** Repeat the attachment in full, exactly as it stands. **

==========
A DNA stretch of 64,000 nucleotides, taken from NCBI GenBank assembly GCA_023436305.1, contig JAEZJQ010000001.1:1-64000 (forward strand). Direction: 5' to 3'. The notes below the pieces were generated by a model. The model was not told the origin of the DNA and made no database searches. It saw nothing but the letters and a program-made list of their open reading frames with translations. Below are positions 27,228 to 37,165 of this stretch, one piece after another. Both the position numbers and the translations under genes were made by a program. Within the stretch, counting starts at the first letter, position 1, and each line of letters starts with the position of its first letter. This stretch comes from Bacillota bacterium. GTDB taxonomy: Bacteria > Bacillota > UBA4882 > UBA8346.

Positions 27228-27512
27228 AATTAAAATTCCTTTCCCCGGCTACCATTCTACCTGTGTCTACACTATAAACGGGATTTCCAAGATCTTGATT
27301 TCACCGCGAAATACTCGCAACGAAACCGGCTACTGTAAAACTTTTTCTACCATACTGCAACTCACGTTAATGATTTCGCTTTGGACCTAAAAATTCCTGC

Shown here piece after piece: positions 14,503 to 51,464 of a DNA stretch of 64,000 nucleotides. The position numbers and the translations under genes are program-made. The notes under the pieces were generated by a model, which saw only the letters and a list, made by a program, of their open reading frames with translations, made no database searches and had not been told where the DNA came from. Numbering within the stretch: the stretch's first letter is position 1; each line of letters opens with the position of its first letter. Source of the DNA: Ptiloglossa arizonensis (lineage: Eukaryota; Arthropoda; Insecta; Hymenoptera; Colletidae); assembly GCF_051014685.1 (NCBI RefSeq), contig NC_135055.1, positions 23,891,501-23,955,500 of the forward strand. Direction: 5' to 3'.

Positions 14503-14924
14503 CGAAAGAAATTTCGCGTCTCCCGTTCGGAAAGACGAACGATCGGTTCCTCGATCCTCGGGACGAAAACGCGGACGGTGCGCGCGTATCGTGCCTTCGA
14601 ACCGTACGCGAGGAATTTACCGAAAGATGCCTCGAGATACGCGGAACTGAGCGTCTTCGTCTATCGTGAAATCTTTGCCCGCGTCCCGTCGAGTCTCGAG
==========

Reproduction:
A DNA stretch of 64,000 nucleotides, taken from NCBI GenBank assembly GCA_023436305.1, contig JAEZJQ010000001.1:1-64000 (forward strand). Direction: 5' to 3'. The notes below the pieces were generated by a model. The model was not told the origin of the DNA and made no database searches. It saw nothing but the letters and a program-made list of their open reading frames with translations. Below are positions 27,228 to 37,165 of this stretch, one piece after another. Both the position numbers and the translations under genes were made by a program. Within the stretch, counting starts at the first letter, position 1, and each line of letters starts with the position of its first letter. This stretch comes from Bacillota bacterium. GTDB taxonomy: Bacteria > Bacillota > UBA4882 > UBA8346.

Positions 27228-27512
27228 AATTAAAATTCCTTTCCCCGGCTACCATTCTACCTGTGTCTACACTATAAACGGGATTTCCAAGATCTTGATT
27301 TCACCGCGAAATACTCGCAACGAAACCGGCTACTGTAAAACTTTTTCTACCATACTGCAACTCACGTTAATGATTTCGCTTTGGACCTAAAAATTCCTGC

Shown here piece after piece: positions 14,503 to 51,464 of a DNA stretch of 64,000 nucleotides. The position numbers and the translations under genes are program-made. The notes under the pieces were generated by a model, which saw only the letters and a list, made by a program, of their open reading frames with translations, made no database searches and had not been told where the DNA came from. Numbering within the stretch: the stretch's first letter is position 1; each line of letters opens with the position of its first letter. Source of the DNA: Ptiloglossa arizonensis (lineage: Eukaryota; Arthropoda; Insecta; Hymenoptera; Colletidae); assembly GCF_051014685.1 (NCBI RefSeq), contig NC_135055.1, positions 23,891,501-23,955,500 of the forward strand. Direction: 5' to 3'.

Positions 14503-14924
14503 CGAAAGAAATTTCGCGTCTCCCGTTCGGAAAGACGAACGATCGGTTCCTCGATCCTCGGGACGAAAACGCGGACGGTGCGCGCGTATCGTGCCTTCGA
14601 ACCGTACGCGAGGAATTTACCGAAAGATGCCTCGAGATACGCGGAACTGAGCGTCTTCGTCTATCGTGAAATCTTTGCCCGCGTCCCGTCGAGTCTCGAG